Read CASSINUS AND PETER of The Poems of Jonathan Swift‚ D.D.(Volume I of 2), free online book, by Jonathan Swift, on ReadCentral.com.

A TRAGICAL ELEGY

1731

Two college sophs of Cambridge growth,
Both special wits and lovers both,
Conferring, as they used to meet,
On love, and books, in rapture sweet;
(Muse, find me names to fit my metre,
Cassinus this, and t’other Peter.)
Friend Peter to Cassinus goes,
To chat a while, and warm his nose: 
But such a sight was never seen,
The lad lay swallow’d up in spleen. 
He seem’d as just crept out of bed;
One greasy stocking round his head,
The other he sat down to darn,
With threads of different colour’d yarn;
His breeches torn, exposing wide
A ragged shirt and tawny hide. 
Scorch’d were his shins, his legs were bare,
But well embrown’d with dirt and hair
A rug was o’er his shoulders thrown,
(A rug, for nightgown he had none,)
His jordan stood in manner fitting
Between his legs, to spew or spit in;
His ancient pipe, in sable dyed,
And half unsmoked, lay by his side. 
  Him thus accoutred Peter found,
With eyes in smoke and weeping drown’d;
The leavings of his last night’s pot
On embers placed, to drink it hot. 
  Why, Cassy, thou wilt dose thy pate: 
What makes thee lie a-bed so late? 
The finch, the linnet, and the thrush,
Their matins chant in every bush;
And I have heard thee oft salute
Aurora with thy early flute. 
Heaven send thou hast not got the hyps! 
How! not a word come from thy lips? 
  Then gave him some familiar thumps,
A college joke to cure the dumps. 
  The swain at last, with grief opprest,
Cried, Celia! thrice, and sigh’d the rest. 
  Dear Cassy, though to ask I dread,
Yet ask I must ­is Celia dead?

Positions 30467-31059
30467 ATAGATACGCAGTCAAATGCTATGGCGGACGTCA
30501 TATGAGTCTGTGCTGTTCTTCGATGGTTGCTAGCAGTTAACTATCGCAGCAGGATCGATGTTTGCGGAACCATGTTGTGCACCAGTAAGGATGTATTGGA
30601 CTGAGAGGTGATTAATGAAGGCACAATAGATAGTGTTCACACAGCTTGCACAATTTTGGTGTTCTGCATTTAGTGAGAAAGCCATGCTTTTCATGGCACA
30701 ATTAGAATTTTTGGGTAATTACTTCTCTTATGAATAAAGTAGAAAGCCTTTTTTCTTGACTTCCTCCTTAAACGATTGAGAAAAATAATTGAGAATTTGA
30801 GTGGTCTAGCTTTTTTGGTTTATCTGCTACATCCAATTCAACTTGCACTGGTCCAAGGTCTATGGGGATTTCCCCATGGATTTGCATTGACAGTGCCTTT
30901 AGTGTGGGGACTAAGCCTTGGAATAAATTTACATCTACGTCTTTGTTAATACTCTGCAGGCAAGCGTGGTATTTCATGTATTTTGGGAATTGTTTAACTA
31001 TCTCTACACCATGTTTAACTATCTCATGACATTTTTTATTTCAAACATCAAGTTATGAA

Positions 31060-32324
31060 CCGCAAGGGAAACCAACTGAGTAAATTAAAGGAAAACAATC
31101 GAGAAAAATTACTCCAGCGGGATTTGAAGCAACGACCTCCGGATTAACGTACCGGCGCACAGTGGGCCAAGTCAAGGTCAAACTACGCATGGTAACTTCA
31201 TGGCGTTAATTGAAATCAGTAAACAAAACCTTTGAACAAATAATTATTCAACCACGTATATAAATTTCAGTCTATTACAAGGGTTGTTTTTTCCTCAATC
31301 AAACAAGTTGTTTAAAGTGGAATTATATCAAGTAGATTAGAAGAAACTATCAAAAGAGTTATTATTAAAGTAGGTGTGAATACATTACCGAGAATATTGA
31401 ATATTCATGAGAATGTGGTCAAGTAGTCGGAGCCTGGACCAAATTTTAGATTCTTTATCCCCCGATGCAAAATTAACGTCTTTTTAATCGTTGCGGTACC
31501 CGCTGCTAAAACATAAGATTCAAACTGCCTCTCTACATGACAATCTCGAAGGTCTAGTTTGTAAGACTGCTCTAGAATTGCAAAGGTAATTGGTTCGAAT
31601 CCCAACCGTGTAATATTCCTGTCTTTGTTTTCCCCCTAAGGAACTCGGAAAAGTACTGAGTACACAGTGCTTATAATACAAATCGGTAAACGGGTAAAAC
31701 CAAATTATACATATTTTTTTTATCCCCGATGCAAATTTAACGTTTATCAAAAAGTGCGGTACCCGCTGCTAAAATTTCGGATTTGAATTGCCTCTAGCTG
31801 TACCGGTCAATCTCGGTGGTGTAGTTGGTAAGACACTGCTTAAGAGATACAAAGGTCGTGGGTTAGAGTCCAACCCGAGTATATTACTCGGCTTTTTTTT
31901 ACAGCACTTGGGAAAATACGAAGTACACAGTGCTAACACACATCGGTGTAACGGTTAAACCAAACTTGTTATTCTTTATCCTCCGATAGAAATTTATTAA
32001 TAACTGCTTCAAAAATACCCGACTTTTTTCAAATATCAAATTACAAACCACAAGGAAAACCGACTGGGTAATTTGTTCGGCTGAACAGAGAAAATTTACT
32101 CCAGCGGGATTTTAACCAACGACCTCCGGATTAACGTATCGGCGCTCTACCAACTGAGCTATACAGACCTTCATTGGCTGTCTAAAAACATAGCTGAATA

How happy I, were that the worst! 
But I was fated to be curst! 
  Come, tell us, has she play’d the whore? 
  O Peter, would it were no more! 
  Why, plague confound her sandy locks! 
Say, has the small or greater pox
Sunk down her nose, or seam’d her face? 
Be easy, ’tis a common case. 
  O Peter! beauty’s but a varnish,
Which time and accidents will tarnish: 
But Celia has contrived to blast
Those beauties that might ever last. 
Nor can imagination guess,
Nor eloquence divine express,
How that ungrateful charming maid
My purest passion has betray’d: 
Conceive the most envenom’d dart
To pierce an injured lover’s heart. 
  Why, hang her; though she seem’d so coy,
I know she loves the barber’s boy. 
  Friend Peter, this I could excuse,
For every nymph has leave to choose;
Nor have I reason to complain,
She loves a more deserving swain. 
But, oh! how ill hast thou divined
A crime, that shocks all human kind;
A deed unknown to female race,
At which the sun should hide his face: 
Advice in vain you would apply ­
Then leave me to despair and die. 
Ye kind Arcadians, on my urn
These elegies and sonnets burn;
And on the marble grave these rhymes,
A monument to after-times ­
“Here Cassy lies, by Celia slain,
And dying, never told his pain.” 
  Vain empty world, farewell.  But hark,
The loud Cerberian triple bark;
And there ­behold Alecto stand,
A whip of scorpions in her hand: 
Lo, Charon from his leaky wherry
Beckoning to waft me o’er the ferry: 
I come!  I come!  Medusa see,
Her serpents hiss direct at me. 
Begone; unhand me, hellish fry: 
“Avaunt ­ye cannot say ’twas I."
  Dear Cassy, thou must purge and bleed;
I fear thou wilt be mad indeed. 
But now, by friendship’s sacred laws,
I here conjure thee, tell the cause;
And Celia’s horrid fact relate: 
Thy friend would gladly share thy fate. 
  To force it out, my heart must rend;
Yet when conjured by such a friend ­
Think, Peter, how my soul is rack’d! 
These eyes, these eyes, beheld the fact. 
Now bend thine ear, since out it must;
But, when thou seest me laid in dust,
The secret thou shalt ne’er impart,
Not to the nymph that keeps thy heart;
 (How would her virgin soul bemoan
A crime to all her sex unknown!)
Nor whisper to the tattling reeds
The blackest of all female deeds;
Nor blab it on the lonely rocks,
Where Echo sits, and listening mocks;
Nor let the Zephyr’s treacherous gale
Through Cambridge waft the direful tale;
Nor to the chattering feather’d race
Discover Celia’s foul disgrace. 
But, if you fail, my spectre dread,
Attending nightly round your bed ­
And yet I dare confide in you;
So take my secret, and adieu: 
Nor wonder how I lost my wits: 
Oh!  Celia, Celia, Celia sh !